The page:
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Newsletter 155 – 09.05.2023

The blueberry was a great success in modern fruit growing. Both the northern and southern hemispheres experienced a boom in plantations. In the southern hemisphere, it was first Chile and Argentina, then Peru and South Africa, that have fully devoted themselves to its cultivation and commercialization. In just 4 years, the exported volumes of the southern countries doubled. For the season that is beginning, it was expected to exceed half a million tons of exports. But most likely, erratic weather will not allow this goal to be achieved. Climate change is becoming more noticeable and there is no producing region that has not suffered an extreme weather event. Even regions that were considered ideal for its cultivation are no longer so. Therefore, it becomes increasingly difficult to make a forecast, since it must be constantly adjusted due to unexpected rains, heat waves or atypical frosts. It is difficult to find crops under ideal conditions.

The northern hemisphere season, which is coming to an end, also showed these complications. Spain suffered under dry conditions, a cool spring and a very long and hot summer. The campaign was shorter and with less production than usual. On the other hand, the northern regions of Europe suffered under alternating temperatures, dry periods and other periods of excess rainfall. Similar situations were suffered in North America. This time it was the northwest (states of Oregon, Washington and British Columbia) that registered several waves of extreme heat and droughts. Therefore, in the northern hemisphere the season ends early and with lower than expected volumes.

The southern hemisphere is not spared from the crazy weather either. Right now, Peru is strongly feeling the change. From practically not producing and exporting blueberries, in just a few years it became the world number one thanks to its good climate, availability of land, water, labor and enterprising businessmen. Therefore, the world was surprised by the news that this year is more complicated for Peru. The cause is the phenomenon of El Niño, which is presented as a "Superniño", and located temperatures 4-5ºC above average. There was practically no winter in Peru. This disturbed the blueberry crops, delaying the ripening of the fruits and dropping the yield. One of the most affected varieties, Ventura, is one of the most planted, contributing 35% of exports in 2022/23. Logically the effect varies according to locality and variety. It is expected that the decrease will register mainly at the beginning of the campaign and that in a few weeks the situation will return to normal. But the uncertainty continues as it is an unknown phenomenon, complicating the programming of the season.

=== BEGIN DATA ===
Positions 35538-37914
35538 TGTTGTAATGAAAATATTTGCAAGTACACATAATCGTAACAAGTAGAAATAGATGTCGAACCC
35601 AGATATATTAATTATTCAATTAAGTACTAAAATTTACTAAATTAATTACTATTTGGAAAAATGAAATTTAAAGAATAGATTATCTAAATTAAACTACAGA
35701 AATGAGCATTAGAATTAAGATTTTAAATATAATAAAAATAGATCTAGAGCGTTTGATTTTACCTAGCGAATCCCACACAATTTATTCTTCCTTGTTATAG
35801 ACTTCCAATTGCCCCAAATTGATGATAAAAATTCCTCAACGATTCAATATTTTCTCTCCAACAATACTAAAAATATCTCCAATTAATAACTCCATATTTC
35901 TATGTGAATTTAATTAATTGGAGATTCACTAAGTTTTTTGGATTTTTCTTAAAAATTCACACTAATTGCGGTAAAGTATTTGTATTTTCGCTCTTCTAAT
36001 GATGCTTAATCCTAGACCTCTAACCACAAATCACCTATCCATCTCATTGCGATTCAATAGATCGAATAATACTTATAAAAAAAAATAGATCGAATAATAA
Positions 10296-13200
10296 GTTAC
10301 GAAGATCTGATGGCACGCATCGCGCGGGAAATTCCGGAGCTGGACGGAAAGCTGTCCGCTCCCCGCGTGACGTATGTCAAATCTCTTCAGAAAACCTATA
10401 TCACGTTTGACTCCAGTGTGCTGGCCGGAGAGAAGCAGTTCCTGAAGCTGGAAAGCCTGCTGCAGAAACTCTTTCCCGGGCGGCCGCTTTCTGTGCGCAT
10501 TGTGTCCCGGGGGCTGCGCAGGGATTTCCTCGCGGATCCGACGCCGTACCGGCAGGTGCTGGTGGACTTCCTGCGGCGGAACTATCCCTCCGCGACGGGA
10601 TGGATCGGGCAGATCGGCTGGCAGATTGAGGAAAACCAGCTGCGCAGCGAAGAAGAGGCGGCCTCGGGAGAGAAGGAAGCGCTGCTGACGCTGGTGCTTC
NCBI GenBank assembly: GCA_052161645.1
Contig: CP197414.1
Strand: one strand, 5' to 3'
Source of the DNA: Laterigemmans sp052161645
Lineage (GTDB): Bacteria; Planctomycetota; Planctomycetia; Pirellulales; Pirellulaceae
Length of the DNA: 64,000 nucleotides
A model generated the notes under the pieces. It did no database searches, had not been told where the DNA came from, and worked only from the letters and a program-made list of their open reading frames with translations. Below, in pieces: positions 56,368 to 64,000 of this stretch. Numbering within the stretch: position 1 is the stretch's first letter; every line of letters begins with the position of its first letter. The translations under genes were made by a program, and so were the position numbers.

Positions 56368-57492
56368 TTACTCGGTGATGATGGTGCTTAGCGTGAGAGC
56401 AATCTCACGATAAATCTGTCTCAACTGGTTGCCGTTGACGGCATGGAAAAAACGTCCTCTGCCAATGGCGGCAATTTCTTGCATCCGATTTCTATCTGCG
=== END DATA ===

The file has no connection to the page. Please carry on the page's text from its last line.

Chile does not start the season with the best perspectives either. Until now, winter has been mild, which could lead to some varieties not being able to accumulate cold hours for full production. But what is most worrying at this time was the strong storm in mid-August in central-southern Chile. This occurred in the main blueberry-producing regions, between O'Higgins and Biobío. Along with cherries, they are the most damaged crops due to heavy rains, strong winds and flooding of fields. Added to this is the destruction of infrastructure. The Chilean Federation of Fruit Producers forecast a loss of at least 400 million dollars due to the damage caused by the frontal system.

Despite these complications, it is estimated that these losses can be reversed. Peru and South Africa are in an expansive phase, which is why there are new surfaces that could compensate for the lower yield. Chile also has great potential, which is why it could derive a greater percentage for fresh exports. For this reason, it is estimated that, despite the uncertainty, it will be possible to supply the northern markets with sufficient volume and good to very good fruit quality. In the 2022/23 campaign, Peru managed to export 286,000 tons, Chile 88,000 tons, South Africa 21,000 tons and smaller suppliers around 10,000 tons. It is expected that this year it will also reach and even exceed 400,000 tons exported by the southern hemisphere.

Author: Agr. Ing. Betina Ernst